DANIA BEACH, Fla. -- Tate Martell greeted a few well-wishers in the airport after arriving in South Florida, then stopped to pick up a coffee and a sandwich.
The baristas, noticing the crowd around him, asked his name.
If Martell gets his way, they'll know his name -- and his game -- soon enough.
The former Ohio State quarterback is in the final stages of enrolling at Miami, arriving with four pieces of luggage on Thursday afternoon after flying in from Columbus to his new home. The plan is for him to complete his academic registration process no later than Friday, and start taking classes there right away.
"It was pretty wild and pretty quick," Martell told The Associated Press, speaking of the whirlwind that saw him leave the Buckeyes for the Hurricanes. "But it was something I needed to get done, obviously, in a short time. And with school starting I had to get it done fast."
Martell announced his plans to transfer to Miami early Wednesday. He redshirted as a true freshman at Ohio State in 2017, and completed 23 of 28 passes in six appearances as Dwayne Haskins' backup for the Buckeyes this past season.
Martell's transfer out of Ohio State came less than two weeks after former Georgia quarterback Justin Fields announced that he would be joining the Buckeyes. After arriving in South Florida, Martell said he's only looking forward to what awaits at Miami.
"I'm just happy to be where I'm at now, focused on going and competing down here and doing my thing," Martell said Thursday.
The next question will be how soon he gets on the field for the Hurricanes.
Martell is not leaving Ohio State as a graduate transfer, and he'll need more than one semester to graduate from Miami. That means he'll be applying for a waiver from the NCAA to play in 2019, and his attorney told the Toledo Blade on Thursday that he believed Martell's case had merit for reasons that included the Buckeyes' change in coaches from Urban Meyer to Ryan Day.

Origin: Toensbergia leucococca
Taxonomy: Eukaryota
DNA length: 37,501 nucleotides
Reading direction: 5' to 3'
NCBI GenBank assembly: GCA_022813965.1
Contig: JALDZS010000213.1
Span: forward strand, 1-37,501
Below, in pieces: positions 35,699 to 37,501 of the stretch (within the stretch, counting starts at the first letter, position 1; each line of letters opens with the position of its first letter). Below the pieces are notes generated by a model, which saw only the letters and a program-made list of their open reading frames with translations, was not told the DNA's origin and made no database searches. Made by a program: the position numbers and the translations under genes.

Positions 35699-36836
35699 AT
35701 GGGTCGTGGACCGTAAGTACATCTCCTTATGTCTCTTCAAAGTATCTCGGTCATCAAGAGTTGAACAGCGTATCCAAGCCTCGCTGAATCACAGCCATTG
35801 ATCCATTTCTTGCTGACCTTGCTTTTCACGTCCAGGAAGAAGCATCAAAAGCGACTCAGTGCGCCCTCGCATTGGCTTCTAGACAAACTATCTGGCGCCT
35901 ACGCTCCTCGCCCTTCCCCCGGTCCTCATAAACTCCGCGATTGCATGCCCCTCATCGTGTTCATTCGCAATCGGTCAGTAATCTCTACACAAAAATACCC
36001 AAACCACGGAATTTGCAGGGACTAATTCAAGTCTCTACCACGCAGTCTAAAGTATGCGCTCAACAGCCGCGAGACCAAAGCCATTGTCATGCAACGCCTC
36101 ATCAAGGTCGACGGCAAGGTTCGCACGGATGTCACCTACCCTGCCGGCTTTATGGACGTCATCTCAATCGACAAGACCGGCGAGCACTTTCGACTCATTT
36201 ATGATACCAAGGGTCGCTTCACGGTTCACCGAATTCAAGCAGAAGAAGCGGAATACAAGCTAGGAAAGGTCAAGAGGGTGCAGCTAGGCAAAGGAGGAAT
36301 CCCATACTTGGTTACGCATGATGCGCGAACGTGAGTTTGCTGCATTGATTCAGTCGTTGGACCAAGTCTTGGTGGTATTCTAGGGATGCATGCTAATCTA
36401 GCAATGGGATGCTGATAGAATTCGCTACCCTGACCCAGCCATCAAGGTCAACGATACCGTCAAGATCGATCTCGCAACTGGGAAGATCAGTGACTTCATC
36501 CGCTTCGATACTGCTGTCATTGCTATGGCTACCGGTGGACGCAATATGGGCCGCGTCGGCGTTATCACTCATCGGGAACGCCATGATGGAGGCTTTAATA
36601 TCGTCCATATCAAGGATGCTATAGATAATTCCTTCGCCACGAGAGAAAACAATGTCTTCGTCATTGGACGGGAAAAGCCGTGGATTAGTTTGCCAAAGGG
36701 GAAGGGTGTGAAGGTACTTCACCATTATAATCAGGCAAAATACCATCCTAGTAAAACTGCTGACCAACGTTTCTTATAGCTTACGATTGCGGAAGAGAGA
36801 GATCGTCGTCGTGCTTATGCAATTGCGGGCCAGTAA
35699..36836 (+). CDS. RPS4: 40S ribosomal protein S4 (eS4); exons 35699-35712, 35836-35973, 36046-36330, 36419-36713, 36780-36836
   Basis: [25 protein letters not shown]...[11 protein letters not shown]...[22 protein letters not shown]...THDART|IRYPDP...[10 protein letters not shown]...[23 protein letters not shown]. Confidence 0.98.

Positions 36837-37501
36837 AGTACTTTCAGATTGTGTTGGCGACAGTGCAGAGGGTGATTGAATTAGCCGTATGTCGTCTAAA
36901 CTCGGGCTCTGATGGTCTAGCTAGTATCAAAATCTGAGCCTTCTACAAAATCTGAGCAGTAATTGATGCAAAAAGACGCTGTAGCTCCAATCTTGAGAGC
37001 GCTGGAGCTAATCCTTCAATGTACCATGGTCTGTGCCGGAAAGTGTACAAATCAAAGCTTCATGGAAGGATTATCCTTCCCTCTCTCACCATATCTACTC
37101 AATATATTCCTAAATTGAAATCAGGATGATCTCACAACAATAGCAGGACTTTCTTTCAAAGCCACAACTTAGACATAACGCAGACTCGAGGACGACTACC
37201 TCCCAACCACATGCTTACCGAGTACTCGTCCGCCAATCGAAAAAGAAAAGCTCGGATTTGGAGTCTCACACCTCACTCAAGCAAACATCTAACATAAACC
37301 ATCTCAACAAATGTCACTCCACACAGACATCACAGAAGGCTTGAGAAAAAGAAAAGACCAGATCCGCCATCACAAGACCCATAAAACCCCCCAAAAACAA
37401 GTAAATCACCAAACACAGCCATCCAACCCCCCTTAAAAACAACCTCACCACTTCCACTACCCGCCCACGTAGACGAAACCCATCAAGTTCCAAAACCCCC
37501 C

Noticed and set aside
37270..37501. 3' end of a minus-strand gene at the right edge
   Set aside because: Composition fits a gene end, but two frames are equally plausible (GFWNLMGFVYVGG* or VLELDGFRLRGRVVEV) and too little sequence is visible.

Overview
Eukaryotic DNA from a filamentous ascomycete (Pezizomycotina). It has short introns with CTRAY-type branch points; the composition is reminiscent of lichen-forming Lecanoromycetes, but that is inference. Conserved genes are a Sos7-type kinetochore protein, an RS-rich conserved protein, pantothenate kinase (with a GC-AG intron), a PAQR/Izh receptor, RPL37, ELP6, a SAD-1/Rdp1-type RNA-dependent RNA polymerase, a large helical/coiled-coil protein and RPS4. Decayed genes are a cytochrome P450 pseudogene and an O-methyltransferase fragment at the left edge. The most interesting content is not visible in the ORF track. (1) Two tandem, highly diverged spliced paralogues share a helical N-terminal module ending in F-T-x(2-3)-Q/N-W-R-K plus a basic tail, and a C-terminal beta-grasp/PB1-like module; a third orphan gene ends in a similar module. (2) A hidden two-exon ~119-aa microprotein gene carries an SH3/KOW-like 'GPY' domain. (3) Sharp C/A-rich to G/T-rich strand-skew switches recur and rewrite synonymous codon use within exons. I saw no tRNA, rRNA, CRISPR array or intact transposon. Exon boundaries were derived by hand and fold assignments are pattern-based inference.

"There were some things that happened at Ohio State that we can potentially get some relief from the NCAA, and we're going to try it that way," the attorney, Travis Leach, told the newspaper. "The coaching staff turnover is an issue. There are a few things. There's no real bright-line test that tells you 100 percent how you can get a waiver. This is a tough one, but there are some good facts on his side."
Without the waiver or transferring as a graduate, Martell would have to sit out the 2019 season under NCAA rules.
Improving the production at quarterback is a top priority for Miami and new coach Manny Diaz this season. As a team, Miami passed for only 2,175 yards in 13 games this past season and ranked 115th out of 130 Football Bowl Subdivision teams in passing efficiency.
N'Kosi Perry, who split time with now-graduated Malik Rosier this past season, is expected back at Miami for 2019, as is redshirt freshman Jarren Williams. Martell would be competing with them for the starting job.
"Certainly, we have to get the quarterback position fixed," Diaz said when he was hired earlier this month. "We have some young guys on our campus who have shown flashes. They have shown that they have ability. But you don't win at the University of Miami with flashes, and you don't win at the University of Miami with potential. You have to perform."
Martell was a five-star recruit out of Bishop Gorman High in Las Vegas, where he went 43-0 as a starter. The move to Miami will reunite Martell with two of his Bishop Gorman teammates -- Brevin Jordan is a starting tight end for the Hurricanes, and safety Bubba Bolden is transferring in from USC.
The ties to Miami run deeper than just through Jordan and Bolden, Martell said.
"I know a bunch of guys on the team through recruiting and camps and high school and staying in touch," Martell said. "That was a big part of this for me, my relationships with the guys. And obviously my teammates, one that's here and one that will be here. So I'm excited for sure."